The Lonely Kiss
Dave Novak | Lakshmy Mathur
“This will kill us one day,” Anna says. “You’d realize that, too. If only you’d let yourself.”
“Stop that,” Tomas says. “You say that every time.”
He squeezes her hand.
Today is special.
Today is Sola Est Osculum.
The most romantic of days.
The day when the sky of one world is filled with another. When the heavens reflect the earth, and the two become momentarily inseparable. Entwined. A day when the celestial sphere is filled with cascading mountains. Twisting rivers. Brightly lit cities. When the entirety of life flows along both sides of the horizon.
A day when you can look up and see proof that you are not alone. A day when if you gaze long enough into the sky, you can finally find somebody else looking back down at you.
“It will kill us.” Anna says. “It’s not supposed to last like this.”
Tomas squeezes her hand.
The center of their solar system is a yellow dwarf star named Cras Tenebris. Seventy-three planets revolve around it. Nearly all of them are lifeless, dark masses traveling without purpose in an even darker universe. With no understanding of where they are. Where they are heading. With no care that they are trapped in an endless cycle, doomed to arrive at where they began. To be repeated over and over again. Until, one day, Cras Tenebris dies.
“I don’t know why you get like this,” Tomas says. “We’re supposed to be happy today.”
“What about all the other days?” Anna asks.
“Today is special,” Tomas says. “We can be happy today. Everybody else is.” He looks up and he sees a city aflame with celebration.
Anna stares at the ground.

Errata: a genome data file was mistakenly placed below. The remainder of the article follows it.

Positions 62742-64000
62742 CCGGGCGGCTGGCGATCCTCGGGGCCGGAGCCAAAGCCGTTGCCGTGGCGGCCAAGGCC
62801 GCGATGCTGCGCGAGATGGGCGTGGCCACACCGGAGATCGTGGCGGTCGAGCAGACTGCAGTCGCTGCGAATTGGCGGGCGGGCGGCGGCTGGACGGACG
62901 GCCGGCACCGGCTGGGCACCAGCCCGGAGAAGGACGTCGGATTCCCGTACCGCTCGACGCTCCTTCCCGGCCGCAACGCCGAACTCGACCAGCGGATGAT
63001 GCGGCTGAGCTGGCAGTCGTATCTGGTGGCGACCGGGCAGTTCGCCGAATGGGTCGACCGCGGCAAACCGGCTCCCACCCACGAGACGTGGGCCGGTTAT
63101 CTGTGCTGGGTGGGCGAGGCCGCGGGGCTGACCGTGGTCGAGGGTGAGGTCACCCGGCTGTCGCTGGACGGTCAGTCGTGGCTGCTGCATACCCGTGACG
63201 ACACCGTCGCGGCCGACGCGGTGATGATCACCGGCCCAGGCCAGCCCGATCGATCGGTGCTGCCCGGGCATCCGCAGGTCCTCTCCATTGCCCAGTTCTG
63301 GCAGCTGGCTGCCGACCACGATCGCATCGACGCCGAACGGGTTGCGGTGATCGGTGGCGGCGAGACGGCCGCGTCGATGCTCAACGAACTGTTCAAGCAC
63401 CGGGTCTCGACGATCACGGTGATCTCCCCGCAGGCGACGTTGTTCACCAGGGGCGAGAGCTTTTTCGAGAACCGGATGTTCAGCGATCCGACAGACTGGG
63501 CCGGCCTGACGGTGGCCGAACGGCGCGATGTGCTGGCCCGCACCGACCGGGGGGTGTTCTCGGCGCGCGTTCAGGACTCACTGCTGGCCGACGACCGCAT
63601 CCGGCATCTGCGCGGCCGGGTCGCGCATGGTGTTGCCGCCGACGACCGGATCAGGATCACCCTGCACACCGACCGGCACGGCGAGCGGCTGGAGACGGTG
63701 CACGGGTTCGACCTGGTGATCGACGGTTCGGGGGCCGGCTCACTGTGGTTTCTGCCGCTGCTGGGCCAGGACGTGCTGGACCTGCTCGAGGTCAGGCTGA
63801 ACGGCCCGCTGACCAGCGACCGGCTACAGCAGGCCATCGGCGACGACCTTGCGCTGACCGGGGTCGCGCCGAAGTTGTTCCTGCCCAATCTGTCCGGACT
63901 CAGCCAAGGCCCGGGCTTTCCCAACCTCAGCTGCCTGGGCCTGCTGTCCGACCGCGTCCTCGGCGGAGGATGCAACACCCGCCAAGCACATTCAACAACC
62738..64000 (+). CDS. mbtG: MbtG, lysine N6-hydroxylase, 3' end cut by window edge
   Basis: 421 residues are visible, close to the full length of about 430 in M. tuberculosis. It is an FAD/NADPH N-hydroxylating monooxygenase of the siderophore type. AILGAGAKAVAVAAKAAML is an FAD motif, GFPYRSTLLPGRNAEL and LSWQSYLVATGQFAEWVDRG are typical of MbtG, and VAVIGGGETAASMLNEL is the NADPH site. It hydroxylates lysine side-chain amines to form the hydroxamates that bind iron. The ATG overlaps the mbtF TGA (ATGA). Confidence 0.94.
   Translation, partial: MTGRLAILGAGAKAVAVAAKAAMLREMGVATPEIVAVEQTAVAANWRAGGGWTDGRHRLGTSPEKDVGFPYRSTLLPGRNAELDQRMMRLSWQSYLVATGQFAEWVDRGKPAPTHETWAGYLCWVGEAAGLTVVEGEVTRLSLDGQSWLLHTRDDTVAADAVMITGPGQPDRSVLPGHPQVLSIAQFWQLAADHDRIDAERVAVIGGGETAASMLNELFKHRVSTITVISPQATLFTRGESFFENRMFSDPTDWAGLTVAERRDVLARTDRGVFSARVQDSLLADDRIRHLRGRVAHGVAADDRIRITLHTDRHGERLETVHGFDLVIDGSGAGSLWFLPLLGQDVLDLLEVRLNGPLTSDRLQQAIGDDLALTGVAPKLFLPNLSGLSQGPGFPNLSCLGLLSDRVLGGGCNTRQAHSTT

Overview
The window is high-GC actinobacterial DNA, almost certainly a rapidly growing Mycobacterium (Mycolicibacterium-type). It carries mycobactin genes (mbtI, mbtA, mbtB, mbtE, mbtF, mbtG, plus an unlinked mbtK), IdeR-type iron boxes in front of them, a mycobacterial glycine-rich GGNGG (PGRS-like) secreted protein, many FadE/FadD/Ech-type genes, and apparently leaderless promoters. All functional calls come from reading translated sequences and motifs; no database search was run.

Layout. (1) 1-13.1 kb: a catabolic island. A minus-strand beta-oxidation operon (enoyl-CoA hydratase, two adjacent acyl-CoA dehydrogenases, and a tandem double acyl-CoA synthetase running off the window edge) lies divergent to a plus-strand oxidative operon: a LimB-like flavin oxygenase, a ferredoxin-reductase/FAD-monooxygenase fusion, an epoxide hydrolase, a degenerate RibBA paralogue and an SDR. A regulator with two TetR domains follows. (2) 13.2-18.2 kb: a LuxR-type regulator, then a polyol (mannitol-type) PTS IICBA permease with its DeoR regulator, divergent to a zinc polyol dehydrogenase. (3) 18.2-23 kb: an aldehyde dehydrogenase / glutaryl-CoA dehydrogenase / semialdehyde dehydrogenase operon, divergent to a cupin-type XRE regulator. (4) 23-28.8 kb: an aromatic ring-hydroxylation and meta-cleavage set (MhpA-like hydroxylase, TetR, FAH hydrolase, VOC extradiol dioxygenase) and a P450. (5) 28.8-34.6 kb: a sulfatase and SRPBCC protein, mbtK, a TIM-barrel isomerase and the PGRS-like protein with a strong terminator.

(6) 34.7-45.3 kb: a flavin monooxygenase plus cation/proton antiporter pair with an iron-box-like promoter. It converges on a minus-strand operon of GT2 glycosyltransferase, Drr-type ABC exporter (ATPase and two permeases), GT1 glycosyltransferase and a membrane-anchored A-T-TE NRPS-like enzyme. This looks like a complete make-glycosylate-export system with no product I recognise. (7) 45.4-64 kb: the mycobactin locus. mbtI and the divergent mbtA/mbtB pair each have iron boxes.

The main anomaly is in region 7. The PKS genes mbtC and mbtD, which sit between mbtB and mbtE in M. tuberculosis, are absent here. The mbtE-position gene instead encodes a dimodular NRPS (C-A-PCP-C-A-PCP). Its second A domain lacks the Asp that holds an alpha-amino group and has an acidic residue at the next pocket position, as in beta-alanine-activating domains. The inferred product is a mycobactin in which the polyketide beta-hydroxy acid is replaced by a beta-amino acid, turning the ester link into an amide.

Not all of the planets are like this.
Two planets are different. Two planets support life.
They are called Mors and Unodie.
They travel alone, usually. Separated. Hurling through space at different speeds. In opposite directions.
Only once in their orbits do they pass by one another. Separated only by the thinnest brush of ozone. To be so close, they can nearly embrace. Kiss.
That day is today.
Sola Est Osculum.
The most romantic of days.
“I wish you were happy,” Tomas says.
Before they learned to take flight and launch themselves away from home, before the advent of instant communication, before distance became irrelevant, before they were never alone — there was only Sola Est Osculum.
The only time that Mors and Unodie would be so close, the two could kiss.
And humanity could be reunited. Could be together.
If only for a single day.
They still celebrate today. As a reminder.
As an excuse, some say. To sell roses. And candy.
“I wish you’d communicate with me. Tell me what you’re feeling.”
“What’s the point?” Anna asks.
Sola Est Osculum won’t be celebrated forever.
Because with every year, with every revolution around Cras Tenebris, Unodie travels a little slower. And one day, thousands of years from now, its revolution will contract just enough so as to set it on a collision course with Mors.
And the two planets will crash.
Anna is right. Sola Est Osculum will kill them one day.
Though nobody seems to care today.
“It won’t happen for a long time,” Tomas says.
“We’re already dead,” Anna says.
Tomas squeezes her hand. He looks up.
Anna looks away. She wonders about those other dead planets, journeying through existence without awareness. Without care.